We should have a tv show. Call it the Bald and the Beautiful.

Hahaha. That would be interesting. Do you think people would watch?

Men would until they realized it was about a bald dude and a natural hair chick. Women would because you’re natural and I like it. You know how yall get your Voltron on.

You are so dumb.

For real.

I never thought about all this natural hair hoopla until I started blogging. When I was in college, I saw afros, locs, curls, perms and just about any other hair style you could think of. I just thought people were expressing themselves and exercising their freedom. I mean hey, that’s what I was doing.

When I was a freshman, I grew my hair out; not because I wanted to be part of any particular movement, but because I’d just graduated from a military high school where I had to keep the caesar and a bare face.  College was my first opportunity to be completely “free.” Nobody could tell me to get a haircut or that my belt buckle wasn’t perfectly aligned with the buttons on my shirt. In retrospect, I probably looked like a walking mugshot, but it didn’t matter. It was my choice.

I didn’t realize how significant a black woman’s hair was in the grand scheme of the universe until I started writing in 2008. Prior to that, hair was just hair unless it looked a mess. You know what I mean. People walking around looking like Nubian Medusas. But when I started writing, I discovered all these blogs and online communities. Topics like Good Hair vs. Bad Hair and Light Skin vs. Dark Skin were (and continue to be) normal discussions. I discovered the many layers of Ning and heard about more niche sites like Fotki. It wasn’t too long after that that Chris Rock had a movie rocking out in theaters. Since then, the hair movement — iddy biddy curls to 6 foot, 7 foot, 8 foot fros —  has picked up steam and become a media and advertising mainstay. I don’t like it or dislike it. I just accept it for what it is.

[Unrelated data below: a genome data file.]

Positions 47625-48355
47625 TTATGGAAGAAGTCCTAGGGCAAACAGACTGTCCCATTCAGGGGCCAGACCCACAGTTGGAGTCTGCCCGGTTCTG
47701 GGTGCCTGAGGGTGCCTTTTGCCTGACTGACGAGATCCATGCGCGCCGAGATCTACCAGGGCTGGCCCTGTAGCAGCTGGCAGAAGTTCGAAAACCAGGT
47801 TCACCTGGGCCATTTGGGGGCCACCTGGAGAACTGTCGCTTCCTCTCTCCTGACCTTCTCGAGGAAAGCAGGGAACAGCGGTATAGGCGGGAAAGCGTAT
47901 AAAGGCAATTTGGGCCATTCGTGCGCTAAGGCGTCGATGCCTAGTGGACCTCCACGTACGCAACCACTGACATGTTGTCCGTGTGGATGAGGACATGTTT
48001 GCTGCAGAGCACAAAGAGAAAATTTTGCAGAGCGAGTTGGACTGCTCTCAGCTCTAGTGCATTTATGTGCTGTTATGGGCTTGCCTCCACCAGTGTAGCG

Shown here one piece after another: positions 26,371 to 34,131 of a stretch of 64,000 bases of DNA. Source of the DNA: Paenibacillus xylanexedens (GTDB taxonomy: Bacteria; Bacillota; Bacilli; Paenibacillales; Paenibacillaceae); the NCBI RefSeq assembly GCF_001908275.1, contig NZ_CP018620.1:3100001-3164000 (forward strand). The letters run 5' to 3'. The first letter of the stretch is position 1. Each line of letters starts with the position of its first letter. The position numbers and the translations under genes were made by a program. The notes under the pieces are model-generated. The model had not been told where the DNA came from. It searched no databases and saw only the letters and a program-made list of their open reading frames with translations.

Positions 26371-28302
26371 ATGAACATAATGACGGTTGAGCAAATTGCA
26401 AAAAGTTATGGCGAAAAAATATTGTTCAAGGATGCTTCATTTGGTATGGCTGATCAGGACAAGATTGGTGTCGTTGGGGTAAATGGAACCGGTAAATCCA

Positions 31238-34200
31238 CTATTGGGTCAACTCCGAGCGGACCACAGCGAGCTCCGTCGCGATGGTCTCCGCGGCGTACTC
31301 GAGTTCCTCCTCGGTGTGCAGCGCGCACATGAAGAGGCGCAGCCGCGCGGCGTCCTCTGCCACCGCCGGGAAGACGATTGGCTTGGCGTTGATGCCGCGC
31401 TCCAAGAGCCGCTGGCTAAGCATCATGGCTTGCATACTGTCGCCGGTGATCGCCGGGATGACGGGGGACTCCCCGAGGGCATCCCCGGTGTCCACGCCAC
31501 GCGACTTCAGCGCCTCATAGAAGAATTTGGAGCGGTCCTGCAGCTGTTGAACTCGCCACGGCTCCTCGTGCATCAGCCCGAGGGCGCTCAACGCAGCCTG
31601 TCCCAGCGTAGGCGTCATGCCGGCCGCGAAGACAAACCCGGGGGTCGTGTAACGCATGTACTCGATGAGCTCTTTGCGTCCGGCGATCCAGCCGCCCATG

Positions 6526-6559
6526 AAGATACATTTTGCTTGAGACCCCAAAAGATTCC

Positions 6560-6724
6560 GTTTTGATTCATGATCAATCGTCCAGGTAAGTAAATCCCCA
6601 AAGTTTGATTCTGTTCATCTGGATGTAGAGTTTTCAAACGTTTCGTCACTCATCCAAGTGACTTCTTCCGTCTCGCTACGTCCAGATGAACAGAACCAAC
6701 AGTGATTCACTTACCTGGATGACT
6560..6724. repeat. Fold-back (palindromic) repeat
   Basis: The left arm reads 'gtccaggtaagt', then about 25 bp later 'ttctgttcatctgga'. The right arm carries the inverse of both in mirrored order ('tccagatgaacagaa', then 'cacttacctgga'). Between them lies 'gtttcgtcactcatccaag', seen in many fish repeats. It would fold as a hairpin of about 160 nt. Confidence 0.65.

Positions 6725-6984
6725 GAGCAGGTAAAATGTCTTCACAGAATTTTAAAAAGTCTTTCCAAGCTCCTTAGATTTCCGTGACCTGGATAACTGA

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This past Sunday, I had the opportunity to participate in a panel discussion on hair courtesy of the good folks at Curly Girl Collective. When I accepted the invite, I didn’t know what to expect. I remember thinking to myself “I’m not a hair expert, nor do I have any controversial opinions on what a woman should do with that which grows outta her head. So how the hell am I gonna contribute to a discussion on a topic that doesn’t sway me strongly in one way or the other?”

I found a way and I made it work.

I’ll spare you the overall event review (it wad dope), but I do wanna share five random thoughts on this whole hair discussion. They are in no particular order.

1. Not being natural or pro natural doesn’t mean you hate yourself or your culture.

A gentleman in the crowd stepped to the mic and commented on how natural is the way to go. I was fine with that. Then he started talking about how non-natural hair women are ashamed of their culture. My head did the Stewie Griffin tilt. He continued on for a bit with similar rhetoric and I found my eyes parallel to the wall and my systolic/diastolic on an elevator.